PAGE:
I left my firm, took a job at Houston-Crake and Associates. Amanda and I lost touch. My new firm had given up on finding who or what was accountable for the accident, striving instead for a systematic investigation of the nature of the disaster. Adaptation was their philosophy. I spent seven months perched with a flock of petrels on ocean-spattered cliffs, floating on gyres high above the sea, and a season sampling street food in Thai markets, tasting shrimp cakes and dumplings and curry. I went to Turkey and studied warts of commercial architecture. I wrote a short study on varieties of tulip bulbs. I spent a week on the sun, and met an old woman who lived amid the blazing plasma. She told me that she had learned a lot from looking at tea leaves. I bought a keyboard at a garage sale and learned to play jazz piano with modicum of competence.

Years passed. In a fit of mania I quit the firms entirely. I packed everything I owned in shipping crates and bought a plane ticket to Brazil. I was going to bury my rivets, my baseball cards, my keyboard, my wrought-iron table, in some place far underground, a place where I would never have to see them or worry about somebody else seeing them, where entombed in stone the old rocks and soil would keep them limited company and one day the tectonic frothing of the earth would crush them into wafers. I found a cave in the Amazon. Amanda was there. She was still active in with the firm, investigating Amazonian cave systems, still part of the original investigation. I told her about my eclectic work. She complimented my beard.

She told me that everyone was leaving. Those who had been there at the awkward start were becoming violin teachers, restaurateurs, soldiers. One was a sales associate at an electronics store, another owned a bank, and one worked the reception desk at city hall. The lingering firms were making some speculative statements about the possibility of a guiltless, spontaneous genesis, but almost nobody bothered to listen. The universe was here, after all, in our faces, dancing on our skins. We had become wrapped up in the intoxicating daily melee with matter and, like boxers; enough of us had begun to enjoying ourselves that the blows we received were less and less an issue. She seemed to think that the exodus into the world was a good thing. It seemed to me as though everyone was simply slipping at the same time. We investigated one another on the dry dirt of the cavern floor.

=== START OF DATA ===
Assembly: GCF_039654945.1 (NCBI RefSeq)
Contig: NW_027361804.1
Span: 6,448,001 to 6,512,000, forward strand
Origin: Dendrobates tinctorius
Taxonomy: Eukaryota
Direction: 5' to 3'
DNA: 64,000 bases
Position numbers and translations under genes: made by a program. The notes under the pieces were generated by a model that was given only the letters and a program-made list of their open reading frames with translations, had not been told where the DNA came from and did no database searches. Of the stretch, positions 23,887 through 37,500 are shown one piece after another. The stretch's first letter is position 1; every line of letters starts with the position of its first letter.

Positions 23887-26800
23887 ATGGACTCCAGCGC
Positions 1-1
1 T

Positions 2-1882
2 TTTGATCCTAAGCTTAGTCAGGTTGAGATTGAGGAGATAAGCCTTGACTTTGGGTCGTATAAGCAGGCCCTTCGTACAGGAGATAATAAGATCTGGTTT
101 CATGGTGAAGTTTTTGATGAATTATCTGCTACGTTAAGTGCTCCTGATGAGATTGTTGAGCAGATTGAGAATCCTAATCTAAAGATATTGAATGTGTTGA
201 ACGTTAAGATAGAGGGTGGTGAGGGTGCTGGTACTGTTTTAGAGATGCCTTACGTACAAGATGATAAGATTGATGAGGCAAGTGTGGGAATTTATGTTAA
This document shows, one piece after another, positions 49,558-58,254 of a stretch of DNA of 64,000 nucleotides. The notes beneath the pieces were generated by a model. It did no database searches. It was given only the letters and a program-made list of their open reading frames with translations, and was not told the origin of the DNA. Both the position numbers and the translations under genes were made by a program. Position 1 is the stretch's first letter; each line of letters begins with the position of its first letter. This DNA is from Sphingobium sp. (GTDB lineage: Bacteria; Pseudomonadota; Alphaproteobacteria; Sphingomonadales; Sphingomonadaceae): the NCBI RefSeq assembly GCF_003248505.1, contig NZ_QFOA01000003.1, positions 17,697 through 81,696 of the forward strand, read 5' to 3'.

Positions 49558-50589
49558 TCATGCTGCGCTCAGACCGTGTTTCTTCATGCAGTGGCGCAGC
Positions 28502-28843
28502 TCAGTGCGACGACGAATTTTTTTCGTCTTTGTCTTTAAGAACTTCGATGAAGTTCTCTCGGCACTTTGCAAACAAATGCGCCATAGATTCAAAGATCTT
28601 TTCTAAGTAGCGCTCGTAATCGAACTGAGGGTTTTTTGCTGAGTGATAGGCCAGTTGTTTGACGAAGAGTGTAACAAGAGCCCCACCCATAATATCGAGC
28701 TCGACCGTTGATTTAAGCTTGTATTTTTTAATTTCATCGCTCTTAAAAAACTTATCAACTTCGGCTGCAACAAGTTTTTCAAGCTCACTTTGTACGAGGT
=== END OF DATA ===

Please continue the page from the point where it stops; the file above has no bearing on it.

My resolve broke when it came time to bury my things. My possessions came home with me in crates. There was a letter from Laura in my mailbox. She was popping into town for a few days, said the letter, and was wondering if I was interested in going for an iced coffee, but she had arrived and left in the time I was gone.

To be honest I don’t know if I remember nonexistence anymore. It is possible that I only imagine I do, that I only ever imagined I did, that now I confuse nonexistence with the nothingness touched in sleep, though that nothingness is frequented by dreams of craters and rasping atmospheres. But can you see how easily the world crowds in? How its objects, needs, movements, progressions swamp everything? How quickly it muffles the quiet? How silence on the subject is the only way that we have to talk about it?

I couldn’t let go of that broken patio table. Some things I managed to part with, to donate or sell or feed to the landfills. But this I never could. Whenever I look at it, I feel a little as though I am spinning back towards nonexistence. Laura is there: she spins too, towards that place, as does Amanda, and the bank-owner, the teacher, the sergeant, the sales associate, all of us who witnessed the start of the accident. I feel as if together we might yet meet in a place where there is no eating, or breathing, or sleeping, where we have no cells in our bodies, no atoms around us, though I know that this is impossible. Perhaps if I ever die, that will be close to nonexistence, though I’ll die knowing the molecules that made me will continue shuffling through chains and circles of matter and energy, and the accident will simply trundle on without my thoughts to tackle it.

No matter how I spin, it seems that what I yearn for will always be far away, like the glow of a distant city seen at night from a patio. It is so much like a glow, or a memory of the glow, or a memory of a memory, that feeling I have, fading away as it slides closer and closer to the unknown, shrinking like birds in the clouds at night above a pink sandy beach as the sun falls, tumbling like a glass of wine from a pulled tablecloth, shrinking farther and farther away like a petal on a breeze, something that travels almost to the edge of nothing, but only ever almost.

Sean McDonell is from Ottawa, Canada. His works have appeared in The Parenthetical Review, Joypuke, 7Mondays, Bywords, and the anthology, The Pleasure, the Pain, and the Profit: Young Writers on Writing. He currently lives in Japan.